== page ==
"He comes as yet unknown into a hamlet of Lower Galilee. He is watched by the cold, hard eyes of peasants living long enough at a subsistence level to know exactly where the line is drawn between poverty and destitution. He looks like a beggar yet his eyes lack the proper cringe, his voice the... show more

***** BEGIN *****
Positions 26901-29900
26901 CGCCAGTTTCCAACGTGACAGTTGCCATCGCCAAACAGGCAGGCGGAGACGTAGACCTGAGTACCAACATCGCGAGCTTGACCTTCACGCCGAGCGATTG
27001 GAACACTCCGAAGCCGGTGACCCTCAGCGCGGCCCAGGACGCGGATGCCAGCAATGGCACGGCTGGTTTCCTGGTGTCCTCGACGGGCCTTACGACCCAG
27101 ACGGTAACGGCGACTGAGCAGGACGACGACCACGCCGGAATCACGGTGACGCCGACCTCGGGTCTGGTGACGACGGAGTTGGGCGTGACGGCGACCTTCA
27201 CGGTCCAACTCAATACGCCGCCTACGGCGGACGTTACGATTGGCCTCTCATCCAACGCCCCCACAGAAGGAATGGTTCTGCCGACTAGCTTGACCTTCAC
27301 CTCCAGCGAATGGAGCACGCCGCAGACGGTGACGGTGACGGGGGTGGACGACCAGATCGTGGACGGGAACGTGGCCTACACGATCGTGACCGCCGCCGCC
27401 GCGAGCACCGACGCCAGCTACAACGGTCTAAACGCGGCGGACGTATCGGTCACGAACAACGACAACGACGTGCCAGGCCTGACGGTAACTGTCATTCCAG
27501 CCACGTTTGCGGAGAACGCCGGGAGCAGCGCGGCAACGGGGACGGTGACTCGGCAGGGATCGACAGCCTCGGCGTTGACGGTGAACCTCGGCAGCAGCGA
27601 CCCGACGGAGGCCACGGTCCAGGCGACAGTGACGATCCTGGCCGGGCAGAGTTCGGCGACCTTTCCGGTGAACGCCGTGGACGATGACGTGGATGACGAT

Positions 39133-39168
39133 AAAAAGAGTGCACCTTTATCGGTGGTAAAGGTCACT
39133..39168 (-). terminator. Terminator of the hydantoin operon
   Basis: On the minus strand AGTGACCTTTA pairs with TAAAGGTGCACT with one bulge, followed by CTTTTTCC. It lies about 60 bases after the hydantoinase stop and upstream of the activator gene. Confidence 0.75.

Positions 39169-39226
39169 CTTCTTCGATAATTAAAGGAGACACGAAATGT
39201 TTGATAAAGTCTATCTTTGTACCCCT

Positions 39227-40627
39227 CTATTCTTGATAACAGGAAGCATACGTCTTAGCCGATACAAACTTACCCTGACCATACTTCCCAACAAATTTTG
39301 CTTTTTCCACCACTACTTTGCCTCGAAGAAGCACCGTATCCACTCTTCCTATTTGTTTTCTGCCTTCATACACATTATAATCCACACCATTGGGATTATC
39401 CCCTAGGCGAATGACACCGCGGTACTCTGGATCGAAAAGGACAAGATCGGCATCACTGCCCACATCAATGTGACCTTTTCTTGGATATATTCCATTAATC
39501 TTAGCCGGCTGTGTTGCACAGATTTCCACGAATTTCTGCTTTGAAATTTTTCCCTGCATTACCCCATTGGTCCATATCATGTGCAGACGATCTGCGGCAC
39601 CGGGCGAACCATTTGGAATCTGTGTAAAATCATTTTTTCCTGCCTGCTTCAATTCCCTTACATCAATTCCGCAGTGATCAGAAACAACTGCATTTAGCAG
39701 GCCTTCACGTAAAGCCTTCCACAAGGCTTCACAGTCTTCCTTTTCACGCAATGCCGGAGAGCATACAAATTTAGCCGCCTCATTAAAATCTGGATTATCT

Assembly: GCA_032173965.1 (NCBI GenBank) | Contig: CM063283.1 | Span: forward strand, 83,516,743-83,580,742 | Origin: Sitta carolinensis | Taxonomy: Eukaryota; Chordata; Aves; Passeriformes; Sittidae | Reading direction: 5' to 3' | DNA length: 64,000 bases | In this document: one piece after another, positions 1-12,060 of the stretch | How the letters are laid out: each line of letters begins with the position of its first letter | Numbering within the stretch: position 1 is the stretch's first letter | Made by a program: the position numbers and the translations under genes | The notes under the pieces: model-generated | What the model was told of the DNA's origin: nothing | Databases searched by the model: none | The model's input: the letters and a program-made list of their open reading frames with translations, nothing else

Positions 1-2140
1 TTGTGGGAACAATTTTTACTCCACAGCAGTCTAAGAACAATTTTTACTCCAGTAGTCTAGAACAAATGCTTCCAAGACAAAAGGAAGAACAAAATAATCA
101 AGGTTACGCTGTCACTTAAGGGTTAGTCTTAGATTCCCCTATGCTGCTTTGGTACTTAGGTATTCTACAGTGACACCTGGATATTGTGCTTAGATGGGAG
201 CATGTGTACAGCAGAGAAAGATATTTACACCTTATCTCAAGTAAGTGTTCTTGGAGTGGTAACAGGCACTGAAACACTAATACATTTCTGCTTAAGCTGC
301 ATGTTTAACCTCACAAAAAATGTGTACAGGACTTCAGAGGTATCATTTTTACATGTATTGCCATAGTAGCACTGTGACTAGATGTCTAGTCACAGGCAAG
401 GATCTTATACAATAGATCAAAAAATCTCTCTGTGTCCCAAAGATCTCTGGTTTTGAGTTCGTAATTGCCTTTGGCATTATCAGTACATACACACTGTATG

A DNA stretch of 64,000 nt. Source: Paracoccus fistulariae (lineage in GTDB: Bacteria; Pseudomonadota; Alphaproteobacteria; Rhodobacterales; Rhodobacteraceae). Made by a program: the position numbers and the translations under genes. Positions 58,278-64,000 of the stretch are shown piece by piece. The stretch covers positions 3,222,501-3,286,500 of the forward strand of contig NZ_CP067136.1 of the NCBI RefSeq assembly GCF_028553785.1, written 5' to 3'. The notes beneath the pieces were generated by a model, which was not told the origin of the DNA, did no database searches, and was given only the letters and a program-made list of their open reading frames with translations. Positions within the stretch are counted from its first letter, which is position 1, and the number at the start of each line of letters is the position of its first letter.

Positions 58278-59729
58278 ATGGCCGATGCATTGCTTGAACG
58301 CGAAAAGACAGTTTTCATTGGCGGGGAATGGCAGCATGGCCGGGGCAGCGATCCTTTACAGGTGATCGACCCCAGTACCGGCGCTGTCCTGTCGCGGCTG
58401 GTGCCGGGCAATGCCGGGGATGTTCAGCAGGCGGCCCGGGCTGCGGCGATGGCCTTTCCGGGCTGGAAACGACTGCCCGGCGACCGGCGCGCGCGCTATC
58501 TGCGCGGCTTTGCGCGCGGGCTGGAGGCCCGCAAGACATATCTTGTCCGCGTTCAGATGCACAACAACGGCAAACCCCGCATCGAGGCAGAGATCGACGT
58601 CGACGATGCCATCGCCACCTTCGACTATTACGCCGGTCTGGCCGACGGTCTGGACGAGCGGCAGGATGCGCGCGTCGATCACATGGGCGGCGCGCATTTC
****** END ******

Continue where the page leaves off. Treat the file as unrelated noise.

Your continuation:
"He comes as yet unknown into a hamlet of Lower Galilee. He is watched by the cold, hard eyes of peasants living long enough at a subsistence level to know exactly where the line is drawn between poverty and destitution. He looks like a beggar yet his eyes lack the proper cringe, his voice the proper whine, his walk the proper shuffle. He speaks about the rule of God and they listen as much from curiosity as anything else. They know all about rule and power, about kingdom and empire, but they know it in terms of tax and debt, malnutrition and sickness, agrarian oppression and demonic possession. What, they really want to know, can this kingdom of God do for a lame child, a blind parent, a demented soul screaming its tortured isolation among the graves that mark the edges of the village?" –– from "The Gospel of Jesus," overture to The Historical Jesus The Historical Jesus reveals the true Jesus––who he was, what he did, what he said. It opens with "The Gospel of Jesus," Crossan's studied determination of Jesus' actual words and actions stripped of any subsequent additions and placed in a capsule account of his life story. The Jesus who emerges is a savvy and courageous Jewish Mediterranean peasant, a radical social revolutionary, with a rhapsodic vision of economic, political, and religious egalitarianism and a social program for creating it. The conventional wisdom of critical historical scholarship has long held that too little is known about the historical Jesus to say definitively much more than that he lived and had a tremendous impact on his followers. "There were always historians who said it could not be done because of historical problems," writes Crossan. "There were always theologians who said it should not be done because of theological objections. And there were always scholars who said the former when they meant the latter.' With this ground–breaking work, John Dominic Crossan emphatically sweeps these notions aside. He demonstrates that Jesus is actually one of the best documented figures in ancient history; the challenge is the complexity of the sources. The vivid portrayal of Jesus that emerges from Crossan's unique methodology combines the complementary disciplines of social anthropology, Greco–Roman history, and the literary analysis of specific pronouncements, anecdotes, confessions and interpretations involving Jesus. All three levels cooperate equally and fully in an effective synthesis that provides the most definitive presentation of the historical Jesus yet attained.